Cross-country skiing for beginners in Ontario
Besides offering a fantastic workout, cross-country skiing (also known as Nordic skiing) allows you to explore the winter woods while developing a new skill.
And once you become proficient at it, cross-country skiing provides the sensation of flying through a snowy landscape on winged feet.
Ontario has some of the best cross-country skiing opportunities in all of Canada, with a season that usually runs from early December through late March.
Three styles of cross-country skiing
- the classic technique of cross-country skiing employs a diagonal stride pattern of poling and gliding that matches a jogger’s form and requires excellent balance and timing for the greatest efficiency
- classic skis are designed with a grip component in the base: either a rub-on wax that’s selected to match the snow temperature or a serrated fish scale pattern or carpet-like skin on the ski base that provides no-fuss grip regardless of snow conditions (the former offers the best performance while the latter is the type of ski usually favoured by beginners and rental shops)
- classic skis work best on trails with tracks for the skis groomed into compacted snow, but they’ll also work in ungroomed conditions
- classic ski poles are measured from the ground to the skier’s armpits
- skate skiing is a highly aerobic activity that parallels the body mechanics of ice skating, only with the addition of poling to maximize efficiency
- skate skis are slightly shorter than classic skis and are meant to glide, without the grip wax, fish scale or skin bases of classic skis
- skate skiing poles are longer, generally measured from the ground to the skier’s nose
- ski sizing for both classic and skate is determined by the user’s height and weight; it’s best to consult a professional to determine the proper length and stiffness or flex of ski for your body type and intended use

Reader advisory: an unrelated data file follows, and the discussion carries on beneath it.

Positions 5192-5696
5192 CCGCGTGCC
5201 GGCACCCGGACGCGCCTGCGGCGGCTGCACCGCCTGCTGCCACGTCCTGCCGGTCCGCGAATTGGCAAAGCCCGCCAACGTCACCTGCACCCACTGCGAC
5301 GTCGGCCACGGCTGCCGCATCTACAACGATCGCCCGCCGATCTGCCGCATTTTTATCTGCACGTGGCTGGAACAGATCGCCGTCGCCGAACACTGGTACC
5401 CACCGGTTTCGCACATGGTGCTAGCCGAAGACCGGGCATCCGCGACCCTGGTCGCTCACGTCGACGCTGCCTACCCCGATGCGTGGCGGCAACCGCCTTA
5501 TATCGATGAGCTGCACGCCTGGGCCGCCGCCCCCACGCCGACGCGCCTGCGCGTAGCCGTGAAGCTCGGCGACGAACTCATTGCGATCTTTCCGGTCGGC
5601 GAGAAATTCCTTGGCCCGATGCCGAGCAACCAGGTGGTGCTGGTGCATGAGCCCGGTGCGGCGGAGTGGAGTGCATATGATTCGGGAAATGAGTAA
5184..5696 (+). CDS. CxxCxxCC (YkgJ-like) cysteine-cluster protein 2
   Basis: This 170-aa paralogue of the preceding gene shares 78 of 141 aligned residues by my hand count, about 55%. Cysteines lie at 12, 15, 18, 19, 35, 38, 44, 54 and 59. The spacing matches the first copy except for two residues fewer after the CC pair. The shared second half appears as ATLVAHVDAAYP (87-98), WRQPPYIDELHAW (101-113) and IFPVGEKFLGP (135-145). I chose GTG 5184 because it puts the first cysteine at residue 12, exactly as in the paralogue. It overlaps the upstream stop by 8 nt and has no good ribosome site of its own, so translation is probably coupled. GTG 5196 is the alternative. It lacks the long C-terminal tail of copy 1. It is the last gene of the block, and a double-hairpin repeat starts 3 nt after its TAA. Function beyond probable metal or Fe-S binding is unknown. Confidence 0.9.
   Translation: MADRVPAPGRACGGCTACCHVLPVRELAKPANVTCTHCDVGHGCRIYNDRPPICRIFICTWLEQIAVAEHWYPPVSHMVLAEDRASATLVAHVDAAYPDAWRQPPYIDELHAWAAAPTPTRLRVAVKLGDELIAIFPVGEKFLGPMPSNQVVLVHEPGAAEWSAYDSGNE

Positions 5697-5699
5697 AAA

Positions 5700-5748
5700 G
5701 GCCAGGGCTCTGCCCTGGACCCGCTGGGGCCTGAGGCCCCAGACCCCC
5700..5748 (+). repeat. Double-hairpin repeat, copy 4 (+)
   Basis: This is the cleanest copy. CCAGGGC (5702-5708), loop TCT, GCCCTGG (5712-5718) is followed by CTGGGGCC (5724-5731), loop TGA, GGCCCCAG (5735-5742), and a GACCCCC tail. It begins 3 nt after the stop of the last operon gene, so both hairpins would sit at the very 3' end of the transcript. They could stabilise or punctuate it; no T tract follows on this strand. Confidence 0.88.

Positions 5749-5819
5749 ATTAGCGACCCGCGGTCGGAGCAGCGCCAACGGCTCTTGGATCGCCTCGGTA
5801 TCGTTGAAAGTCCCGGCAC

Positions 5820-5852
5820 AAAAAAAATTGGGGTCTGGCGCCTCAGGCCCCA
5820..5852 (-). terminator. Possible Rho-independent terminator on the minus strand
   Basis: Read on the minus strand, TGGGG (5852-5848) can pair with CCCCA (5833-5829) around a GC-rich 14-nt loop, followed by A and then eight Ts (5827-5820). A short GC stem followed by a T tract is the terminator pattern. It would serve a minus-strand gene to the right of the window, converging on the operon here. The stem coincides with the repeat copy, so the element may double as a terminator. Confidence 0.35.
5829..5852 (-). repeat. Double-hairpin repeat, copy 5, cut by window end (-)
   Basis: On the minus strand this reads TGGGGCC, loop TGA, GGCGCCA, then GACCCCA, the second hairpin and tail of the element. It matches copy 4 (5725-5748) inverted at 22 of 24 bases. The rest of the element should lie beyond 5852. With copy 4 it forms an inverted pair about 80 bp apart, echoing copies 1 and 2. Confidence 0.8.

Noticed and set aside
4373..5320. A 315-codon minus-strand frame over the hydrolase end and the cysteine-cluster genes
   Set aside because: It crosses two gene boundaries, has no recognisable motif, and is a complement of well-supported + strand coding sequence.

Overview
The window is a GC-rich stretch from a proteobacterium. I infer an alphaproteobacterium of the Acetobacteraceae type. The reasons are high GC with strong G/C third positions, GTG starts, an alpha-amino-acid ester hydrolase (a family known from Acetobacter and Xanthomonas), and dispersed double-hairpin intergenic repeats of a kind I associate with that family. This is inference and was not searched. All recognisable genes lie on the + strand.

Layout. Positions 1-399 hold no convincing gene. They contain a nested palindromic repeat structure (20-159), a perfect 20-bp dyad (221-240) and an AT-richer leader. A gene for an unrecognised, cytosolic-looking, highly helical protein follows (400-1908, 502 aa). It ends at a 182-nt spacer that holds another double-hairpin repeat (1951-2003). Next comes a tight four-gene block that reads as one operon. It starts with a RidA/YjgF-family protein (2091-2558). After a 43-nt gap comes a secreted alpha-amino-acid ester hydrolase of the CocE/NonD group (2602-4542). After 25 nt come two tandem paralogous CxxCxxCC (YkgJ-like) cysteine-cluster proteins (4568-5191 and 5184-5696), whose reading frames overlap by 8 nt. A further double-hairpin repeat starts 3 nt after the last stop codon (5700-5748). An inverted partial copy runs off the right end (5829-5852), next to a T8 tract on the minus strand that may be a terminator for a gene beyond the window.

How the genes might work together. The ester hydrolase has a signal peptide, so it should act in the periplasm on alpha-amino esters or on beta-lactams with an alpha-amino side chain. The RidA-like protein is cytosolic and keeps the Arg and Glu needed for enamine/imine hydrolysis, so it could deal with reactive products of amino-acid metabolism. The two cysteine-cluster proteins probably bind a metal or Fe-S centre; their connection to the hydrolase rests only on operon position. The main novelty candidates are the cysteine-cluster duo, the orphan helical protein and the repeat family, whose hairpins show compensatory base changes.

- renting is a great way to try different brands and styles
- backcountry touring is a niche of Nordic skiing that’s growing increasingly popular; these skis are wider, shorter and designed for off-trail use in soft snow
- backcountry skis give you the freedom to ski almost anywhere there’s snow, without the need for groomed tracks
- these skis almost always feature fish scale-grip bases and can be equipped with removable skins for additional grip while climbing steeper slopes because backcountry terrain can range from flat to hilly
- while natural athletes may pick up the techniques of classic and skate skiing by emulating experienced skiers and practicing by trial and error, all beginners will benefit from lessons from an experienced instructor to shorten the learning curve and develop good technique
- as a first-timer, you’ll also likely want to rent cross-country ski gear before investing in your own equipment
Beginner-friendly cross-country ski trails in Northern and Central Ontario
Walden Cross Country, Sudbury
Walden Cross Country not only maintains some of Sudbury’s finest Nordic ski trails, but the club also offers expert instruction for beginners, including children and adults, with custom packages for individuals, couples and groups.
Walden offers 23 kilometres of groomed classic and skate ski trails from its headquarters on Highway 55 in Naughton, just west of downtown Sudbury.
- most lessons take place on a gentle three-kilometre circuit that’s also lit for night skiing